The ethical and legal scandals at Enron, WorldCom, Tyco and many other businesses in the United States, Europe and Asia have shaken people’s confidence in business. Corporate Integrity and Accountability seeks to address questions of corporate integrity as they arise for financial reporting, executive compensation, globalization, and business ethics itself. The chapters are the product of leading business ethicists—both academic and practitioner—in the U.S. and Europe, resulting in the application of different methodologies, sources, and forms of argument. This gives the reader a sense not only of the complexity of some of the ethical issues business faces, but also the richness of the various resources that are available to address these issues.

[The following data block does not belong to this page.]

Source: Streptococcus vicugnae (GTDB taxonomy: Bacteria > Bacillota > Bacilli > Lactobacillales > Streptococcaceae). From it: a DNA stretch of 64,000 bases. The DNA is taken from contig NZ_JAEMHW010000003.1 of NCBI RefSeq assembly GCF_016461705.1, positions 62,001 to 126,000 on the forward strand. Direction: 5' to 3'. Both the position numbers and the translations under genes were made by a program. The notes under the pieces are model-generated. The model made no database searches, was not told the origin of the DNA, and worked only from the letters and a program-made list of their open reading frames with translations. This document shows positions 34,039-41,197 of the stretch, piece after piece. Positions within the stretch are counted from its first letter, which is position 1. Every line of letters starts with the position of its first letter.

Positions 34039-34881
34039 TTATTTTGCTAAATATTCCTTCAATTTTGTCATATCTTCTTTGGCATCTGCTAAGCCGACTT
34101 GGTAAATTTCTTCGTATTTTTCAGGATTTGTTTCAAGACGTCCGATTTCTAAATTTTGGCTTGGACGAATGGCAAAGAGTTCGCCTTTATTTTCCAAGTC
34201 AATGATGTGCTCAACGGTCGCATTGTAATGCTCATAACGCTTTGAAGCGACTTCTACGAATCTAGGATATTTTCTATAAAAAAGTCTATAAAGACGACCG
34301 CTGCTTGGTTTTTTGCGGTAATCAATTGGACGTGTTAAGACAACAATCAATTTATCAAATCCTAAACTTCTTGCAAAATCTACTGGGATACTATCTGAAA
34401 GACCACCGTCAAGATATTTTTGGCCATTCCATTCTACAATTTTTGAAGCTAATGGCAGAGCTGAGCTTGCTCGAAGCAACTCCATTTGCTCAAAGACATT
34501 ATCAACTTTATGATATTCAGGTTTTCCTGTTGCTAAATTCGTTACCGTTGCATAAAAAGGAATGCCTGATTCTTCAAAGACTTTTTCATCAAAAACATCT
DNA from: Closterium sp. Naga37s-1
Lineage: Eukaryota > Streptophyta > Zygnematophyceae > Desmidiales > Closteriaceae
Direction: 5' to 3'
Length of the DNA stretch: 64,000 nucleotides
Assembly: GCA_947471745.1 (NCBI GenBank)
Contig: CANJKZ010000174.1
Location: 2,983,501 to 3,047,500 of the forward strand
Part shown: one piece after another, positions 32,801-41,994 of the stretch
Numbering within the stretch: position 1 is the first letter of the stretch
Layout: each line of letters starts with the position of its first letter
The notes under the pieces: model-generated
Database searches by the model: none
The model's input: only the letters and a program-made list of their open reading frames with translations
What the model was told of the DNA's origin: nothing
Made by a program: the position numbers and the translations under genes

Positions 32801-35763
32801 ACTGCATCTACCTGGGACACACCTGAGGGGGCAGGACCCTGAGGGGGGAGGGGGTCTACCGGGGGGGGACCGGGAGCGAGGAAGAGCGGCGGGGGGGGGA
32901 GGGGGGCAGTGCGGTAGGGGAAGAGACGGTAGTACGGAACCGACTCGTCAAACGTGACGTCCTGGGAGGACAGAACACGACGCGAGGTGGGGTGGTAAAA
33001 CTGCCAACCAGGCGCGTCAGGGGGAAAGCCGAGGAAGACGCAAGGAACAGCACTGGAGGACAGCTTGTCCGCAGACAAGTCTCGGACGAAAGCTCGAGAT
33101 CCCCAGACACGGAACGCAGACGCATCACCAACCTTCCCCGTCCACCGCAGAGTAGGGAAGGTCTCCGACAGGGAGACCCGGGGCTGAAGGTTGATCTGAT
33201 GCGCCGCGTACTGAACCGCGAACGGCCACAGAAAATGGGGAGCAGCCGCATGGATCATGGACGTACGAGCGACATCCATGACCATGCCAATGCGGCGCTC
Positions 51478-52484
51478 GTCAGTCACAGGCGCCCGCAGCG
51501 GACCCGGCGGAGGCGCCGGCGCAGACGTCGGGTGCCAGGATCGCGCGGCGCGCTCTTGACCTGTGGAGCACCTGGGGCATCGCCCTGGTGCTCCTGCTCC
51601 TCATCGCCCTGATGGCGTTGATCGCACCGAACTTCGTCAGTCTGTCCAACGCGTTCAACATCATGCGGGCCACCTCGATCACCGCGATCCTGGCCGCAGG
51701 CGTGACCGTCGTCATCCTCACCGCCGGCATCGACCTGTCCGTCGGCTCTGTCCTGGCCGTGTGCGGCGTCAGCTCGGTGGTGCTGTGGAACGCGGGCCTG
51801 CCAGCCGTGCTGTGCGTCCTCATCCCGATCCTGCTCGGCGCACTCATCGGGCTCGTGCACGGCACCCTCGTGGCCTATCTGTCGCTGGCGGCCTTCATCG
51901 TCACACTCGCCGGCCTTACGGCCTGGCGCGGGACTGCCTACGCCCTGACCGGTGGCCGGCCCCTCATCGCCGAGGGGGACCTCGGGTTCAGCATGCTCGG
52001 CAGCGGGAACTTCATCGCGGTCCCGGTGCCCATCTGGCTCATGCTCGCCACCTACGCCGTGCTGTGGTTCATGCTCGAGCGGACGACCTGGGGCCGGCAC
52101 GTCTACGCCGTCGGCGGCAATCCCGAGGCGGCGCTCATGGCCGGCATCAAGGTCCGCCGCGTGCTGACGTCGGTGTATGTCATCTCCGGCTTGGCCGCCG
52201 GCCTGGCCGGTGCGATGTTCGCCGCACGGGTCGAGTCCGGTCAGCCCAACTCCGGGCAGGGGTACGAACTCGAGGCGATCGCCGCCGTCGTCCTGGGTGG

CEO Compensation: Parameters, Paradigms, and Paradoxes

CEO Compensation: Parameters, Paradigms, and Paradoxes

CEO compensation: Parameters, paradigms, and paradoxes
Eleanor R. E.O'Higgins

In May 2003, faced with outrage from corporate governance advisors and trade unions, HSBC, a U.K.-based global banking group, issued a defense of its remuneration package to Bill Aldinger, head of its U.S. operations. Mr. Aldinger had been chief executive of Household, a U.S. company bought by HSBC for $14 billion earlier in the year. On the takeover, Mr. Aldinger received $20.3 million and stands to receive a further $37 million over a three-year period, together with the use of a company jet for personal holidays, free dental care for life, and a multimillion-dollar payoff if he is dismissed from his job. HBSC stressed that the payment reflected exceptional one-off arrangements under ...

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